When you marry someone, you join your financial situation with theirs. While you can’t control every financial decision your spouse makes, you still share in the responsibility. Similarly, your spouse will share in any assets you acquire unless you agree to terms in a prenuptial agreement that protects your individual incomes.
For the average couple, a prenuptial agreement likely isn’t a factor in their California divorce. Instead, there may be other financial issues, such as a significant discrepancy between the income earned by each spouse. The spouse who was the primary wage-earner may loathe the idea of sharing their assets with the spouse who stayed home. The spouse who served as a homemaker or stay-at-home parent may worry about their ability to support themselves after a divorce.
Understanding California law about spousal support and asset division can help both parties in a family with unequal earning potential understand how the courts will likely address the situation.
Who earned what isn’t going to matter much for asset division
The family courts in California do the best job they can to produce fair and reasonable outcomes for divorces involving asset division and child custody disputes. When it comes to asset division, barring significant financial misfeasance, such as intentional dissipation or hiding assets, the courts will do their best to split assets in a manner that is reasonable and fair to both parties.
They will look at the earning potential of both spouses, as well as their contribution to the household. The contribution that a spouse makes does not need to be financial. Instead, the courts will consider the value of household services as well, such as cleaning, cooking and child care.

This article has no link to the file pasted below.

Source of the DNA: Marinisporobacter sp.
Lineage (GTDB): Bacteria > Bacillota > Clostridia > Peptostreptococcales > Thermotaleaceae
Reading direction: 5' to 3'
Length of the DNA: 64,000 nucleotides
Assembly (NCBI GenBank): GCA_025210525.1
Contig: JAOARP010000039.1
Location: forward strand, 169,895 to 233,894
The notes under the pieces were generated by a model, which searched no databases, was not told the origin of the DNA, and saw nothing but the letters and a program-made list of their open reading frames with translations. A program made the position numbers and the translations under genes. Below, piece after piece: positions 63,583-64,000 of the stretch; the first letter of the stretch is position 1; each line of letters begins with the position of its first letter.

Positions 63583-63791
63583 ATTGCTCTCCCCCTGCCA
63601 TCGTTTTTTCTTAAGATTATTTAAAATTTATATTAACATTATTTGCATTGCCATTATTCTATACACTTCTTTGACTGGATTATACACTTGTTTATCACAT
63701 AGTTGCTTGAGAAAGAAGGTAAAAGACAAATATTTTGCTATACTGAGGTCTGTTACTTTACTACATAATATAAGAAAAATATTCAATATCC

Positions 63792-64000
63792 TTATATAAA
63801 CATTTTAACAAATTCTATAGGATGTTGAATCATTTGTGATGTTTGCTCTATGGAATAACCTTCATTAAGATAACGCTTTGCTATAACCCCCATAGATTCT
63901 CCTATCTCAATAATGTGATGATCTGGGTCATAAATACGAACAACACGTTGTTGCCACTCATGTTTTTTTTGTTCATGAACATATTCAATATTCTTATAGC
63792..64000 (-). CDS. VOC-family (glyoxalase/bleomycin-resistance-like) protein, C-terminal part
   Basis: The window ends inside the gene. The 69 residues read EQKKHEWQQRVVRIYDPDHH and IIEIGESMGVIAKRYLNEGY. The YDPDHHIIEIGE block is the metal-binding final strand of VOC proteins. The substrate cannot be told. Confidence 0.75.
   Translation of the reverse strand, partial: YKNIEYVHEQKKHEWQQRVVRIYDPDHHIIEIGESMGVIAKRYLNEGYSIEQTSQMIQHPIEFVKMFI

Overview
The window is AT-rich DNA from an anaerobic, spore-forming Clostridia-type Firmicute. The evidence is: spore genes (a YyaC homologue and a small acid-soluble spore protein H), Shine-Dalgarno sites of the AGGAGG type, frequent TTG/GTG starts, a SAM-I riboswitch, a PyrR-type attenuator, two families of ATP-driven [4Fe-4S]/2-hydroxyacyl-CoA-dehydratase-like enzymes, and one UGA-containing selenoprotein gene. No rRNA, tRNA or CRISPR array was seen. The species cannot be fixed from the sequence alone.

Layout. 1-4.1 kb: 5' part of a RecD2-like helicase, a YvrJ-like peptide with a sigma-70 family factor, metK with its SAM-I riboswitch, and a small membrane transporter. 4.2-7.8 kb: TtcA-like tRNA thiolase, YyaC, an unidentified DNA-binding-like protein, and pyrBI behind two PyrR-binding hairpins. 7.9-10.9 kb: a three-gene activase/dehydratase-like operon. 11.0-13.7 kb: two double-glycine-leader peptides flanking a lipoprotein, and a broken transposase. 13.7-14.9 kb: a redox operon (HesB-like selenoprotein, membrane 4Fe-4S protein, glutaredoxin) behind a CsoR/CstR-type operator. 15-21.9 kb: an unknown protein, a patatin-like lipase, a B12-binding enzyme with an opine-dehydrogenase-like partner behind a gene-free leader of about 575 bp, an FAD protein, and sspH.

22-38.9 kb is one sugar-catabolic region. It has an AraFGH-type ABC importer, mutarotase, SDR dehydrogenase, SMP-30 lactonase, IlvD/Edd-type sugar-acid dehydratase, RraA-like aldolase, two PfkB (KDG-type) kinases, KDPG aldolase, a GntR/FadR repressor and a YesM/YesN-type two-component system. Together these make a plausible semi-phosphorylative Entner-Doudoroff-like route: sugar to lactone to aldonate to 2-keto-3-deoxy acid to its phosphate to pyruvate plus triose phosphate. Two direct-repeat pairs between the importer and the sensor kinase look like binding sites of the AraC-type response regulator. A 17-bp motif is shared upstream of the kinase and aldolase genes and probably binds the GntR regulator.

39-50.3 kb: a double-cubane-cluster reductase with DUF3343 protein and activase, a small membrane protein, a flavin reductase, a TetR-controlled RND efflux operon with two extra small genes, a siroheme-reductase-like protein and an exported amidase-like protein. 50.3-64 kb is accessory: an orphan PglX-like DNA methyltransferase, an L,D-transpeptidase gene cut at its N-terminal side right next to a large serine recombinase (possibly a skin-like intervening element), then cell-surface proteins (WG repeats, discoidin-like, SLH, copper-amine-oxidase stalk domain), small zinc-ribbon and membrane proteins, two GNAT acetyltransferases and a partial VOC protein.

All of that unpaid labor has a direct financial impact on the household by saving a significant amount of expense that the family would incur if they outsourced those services. In other words, just because someone didn’t make money during the marriage doesn’t mean they aren’t entitled to the physical and financial assets accumulated during the marriage.
If a homemaker doesn’t have job skills, that could result in spousal support
Spousal support, also called alimony, is it legal system by which a wage-earning spouse who doesn’t have good earning potential may survive in the wake of a divorce. The courts can order maintenance amounts of support that the wage-earning spouse will pay.
Spousal support may last indefinitely if a couple has been married for a long time. For shorter marriages, the courts may order spousal support for a specific number of months or years with the intention of helping the recipient develop work skills and a professional network that can help them seek gainful employment.
High asset marriages often lead to contentious divorce battles about assets. If you or your spouse stayed home to raise the children or care for the property, the chances are good that the courts will consider spousal support. However, as every case is unique, it will benefit both spouses in this scenario to speak with the California attorney who can advise them about their rights and options.